2007 Schools Wikipedia Selection. Related subjects: Food and agriculture

Fruit stall in Barcelona, Spain.
Fruit stall in Barcelona, Spain.

The term fruit has different meanings depending on context. In botany, a fruit is the ripened ovary—together with seeds—of a flowering plant. In many species, the fruit incorporates the ripened ovary and surrounding tissues. Fruits are the means by which flowering plants disseminate seeds. In cuisine, when discussing fruit as food, the term usually refers to just those plant fruits that are sweet and fleshy, examples of which include plum, apple and orange. However, a great many common vegetables, as well as nuts and grains, are the fruit of the plant species they come from.

No one terminology really fits the enormous variety that is found among plant fruits. Botanical terminology for fruits is inexact and will remain so. The term false fruit (pseudocarp, accessory fruit) is sometimes applied to a fruit like the fig (a multiple-accessory fruit; see below) or to a plant structure that resembles a fruit but is not derived from a flower or flowers. Some gymnosperms, such as yew, have fleshy arils that resemble fruits and some junipers have berry-like, fleshy cones. The term "fruit" has also been inaccurately applied to the seed-containing female cones of many conifers.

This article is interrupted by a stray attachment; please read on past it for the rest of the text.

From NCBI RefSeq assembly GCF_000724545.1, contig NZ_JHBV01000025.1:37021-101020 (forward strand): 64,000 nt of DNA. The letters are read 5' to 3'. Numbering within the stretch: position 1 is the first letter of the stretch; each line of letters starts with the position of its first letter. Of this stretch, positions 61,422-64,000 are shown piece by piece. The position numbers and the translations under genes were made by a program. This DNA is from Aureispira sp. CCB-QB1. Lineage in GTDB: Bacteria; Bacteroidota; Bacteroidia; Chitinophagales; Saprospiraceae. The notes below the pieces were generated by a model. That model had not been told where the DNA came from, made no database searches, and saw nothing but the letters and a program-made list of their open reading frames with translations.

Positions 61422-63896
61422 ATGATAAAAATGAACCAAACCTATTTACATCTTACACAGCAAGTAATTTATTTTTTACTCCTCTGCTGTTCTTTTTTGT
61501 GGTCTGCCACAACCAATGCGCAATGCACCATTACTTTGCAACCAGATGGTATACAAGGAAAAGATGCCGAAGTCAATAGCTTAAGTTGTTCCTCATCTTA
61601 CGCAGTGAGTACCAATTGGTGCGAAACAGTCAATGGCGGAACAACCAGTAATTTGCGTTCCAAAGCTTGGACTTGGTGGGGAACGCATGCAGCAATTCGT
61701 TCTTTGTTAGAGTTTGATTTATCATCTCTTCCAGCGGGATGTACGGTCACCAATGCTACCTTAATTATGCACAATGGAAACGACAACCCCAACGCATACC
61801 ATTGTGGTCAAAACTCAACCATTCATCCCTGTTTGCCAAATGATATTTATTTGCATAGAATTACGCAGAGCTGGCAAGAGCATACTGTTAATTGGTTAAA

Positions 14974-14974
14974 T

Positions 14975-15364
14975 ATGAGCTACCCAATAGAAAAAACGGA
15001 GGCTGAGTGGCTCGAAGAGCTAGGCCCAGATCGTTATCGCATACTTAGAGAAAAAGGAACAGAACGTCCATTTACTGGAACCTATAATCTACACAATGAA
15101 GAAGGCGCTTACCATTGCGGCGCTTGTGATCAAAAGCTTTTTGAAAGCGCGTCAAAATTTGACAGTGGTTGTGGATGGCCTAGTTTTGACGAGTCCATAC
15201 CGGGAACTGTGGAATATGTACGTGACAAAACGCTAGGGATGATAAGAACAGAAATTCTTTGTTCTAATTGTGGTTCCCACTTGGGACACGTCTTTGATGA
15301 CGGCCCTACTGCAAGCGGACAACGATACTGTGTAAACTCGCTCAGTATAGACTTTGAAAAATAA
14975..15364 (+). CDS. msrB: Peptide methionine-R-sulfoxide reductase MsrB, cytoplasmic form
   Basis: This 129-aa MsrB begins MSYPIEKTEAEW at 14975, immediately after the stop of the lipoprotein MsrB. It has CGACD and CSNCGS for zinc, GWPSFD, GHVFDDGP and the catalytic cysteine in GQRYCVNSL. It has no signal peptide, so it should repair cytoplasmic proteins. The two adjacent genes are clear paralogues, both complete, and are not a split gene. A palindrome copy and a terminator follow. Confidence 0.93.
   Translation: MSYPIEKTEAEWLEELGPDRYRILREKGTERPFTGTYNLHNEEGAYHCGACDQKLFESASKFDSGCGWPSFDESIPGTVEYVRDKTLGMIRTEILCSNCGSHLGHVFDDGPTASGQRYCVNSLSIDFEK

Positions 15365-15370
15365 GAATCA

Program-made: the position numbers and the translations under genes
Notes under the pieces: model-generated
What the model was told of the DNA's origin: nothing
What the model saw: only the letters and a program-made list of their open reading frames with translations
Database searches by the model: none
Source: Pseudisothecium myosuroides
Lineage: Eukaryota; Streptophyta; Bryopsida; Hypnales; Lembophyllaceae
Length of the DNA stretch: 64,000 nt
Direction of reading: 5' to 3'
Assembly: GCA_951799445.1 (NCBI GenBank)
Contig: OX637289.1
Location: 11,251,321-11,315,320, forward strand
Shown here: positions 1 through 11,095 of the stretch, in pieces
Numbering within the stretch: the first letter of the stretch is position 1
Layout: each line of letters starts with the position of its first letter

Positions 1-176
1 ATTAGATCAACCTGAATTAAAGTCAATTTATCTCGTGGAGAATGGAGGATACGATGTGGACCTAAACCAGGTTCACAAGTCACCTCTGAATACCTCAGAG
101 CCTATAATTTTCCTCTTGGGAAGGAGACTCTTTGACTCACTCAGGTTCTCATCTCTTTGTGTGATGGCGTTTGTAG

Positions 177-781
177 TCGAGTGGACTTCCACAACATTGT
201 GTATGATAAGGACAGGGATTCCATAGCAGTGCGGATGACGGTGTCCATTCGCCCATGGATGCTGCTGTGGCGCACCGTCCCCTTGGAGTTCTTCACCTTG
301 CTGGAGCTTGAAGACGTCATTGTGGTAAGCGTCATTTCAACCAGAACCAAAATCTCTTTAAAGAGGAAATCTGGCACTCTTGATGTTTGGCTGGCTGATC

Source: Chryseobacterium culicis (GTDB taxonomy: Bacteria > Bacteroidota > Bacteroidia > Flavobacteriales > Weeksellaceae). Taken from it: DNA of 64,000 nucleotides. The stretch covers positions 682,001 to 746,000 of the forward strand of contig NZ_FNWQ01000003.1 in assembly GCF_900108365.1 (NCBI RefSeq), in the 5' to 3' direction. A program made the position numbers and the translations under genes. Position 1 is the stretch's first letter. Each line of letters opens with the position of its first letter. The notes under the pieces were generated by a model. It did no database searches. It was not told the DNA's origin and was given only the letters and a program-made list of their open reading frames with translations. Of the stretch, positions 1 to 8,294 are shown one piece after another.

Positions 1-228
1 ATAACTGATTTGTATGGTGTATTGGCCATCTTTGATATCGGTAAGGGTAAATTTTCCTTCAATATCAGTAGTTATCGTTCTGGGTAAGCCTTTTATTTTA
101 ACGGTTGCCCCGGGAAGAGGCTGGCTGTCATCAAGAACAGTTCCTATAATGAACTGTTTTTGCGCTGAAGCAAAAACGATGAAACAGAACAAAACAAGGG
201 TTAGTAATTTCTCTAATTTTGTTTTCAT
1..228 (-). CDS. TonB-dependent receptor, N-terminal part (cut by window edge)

With most fruits pollination is a vital part of fruit culture, and the lack of knowledge of pollinators and pollenizers can contribute to poor crops or poor quality crops. In a few species, the fruit may develop in the absence of pollination/fertilization, a process known as parthenocarpy. Such fruits are seedless. A plant that does not produce fruit is known as acarpous, meaning "without fruit".

Botanic fruit and culinary fruit

Venn diagram representing the relationship between botanical and culinary fruit and vegetables. Many culinary vegetables are botanical fruit.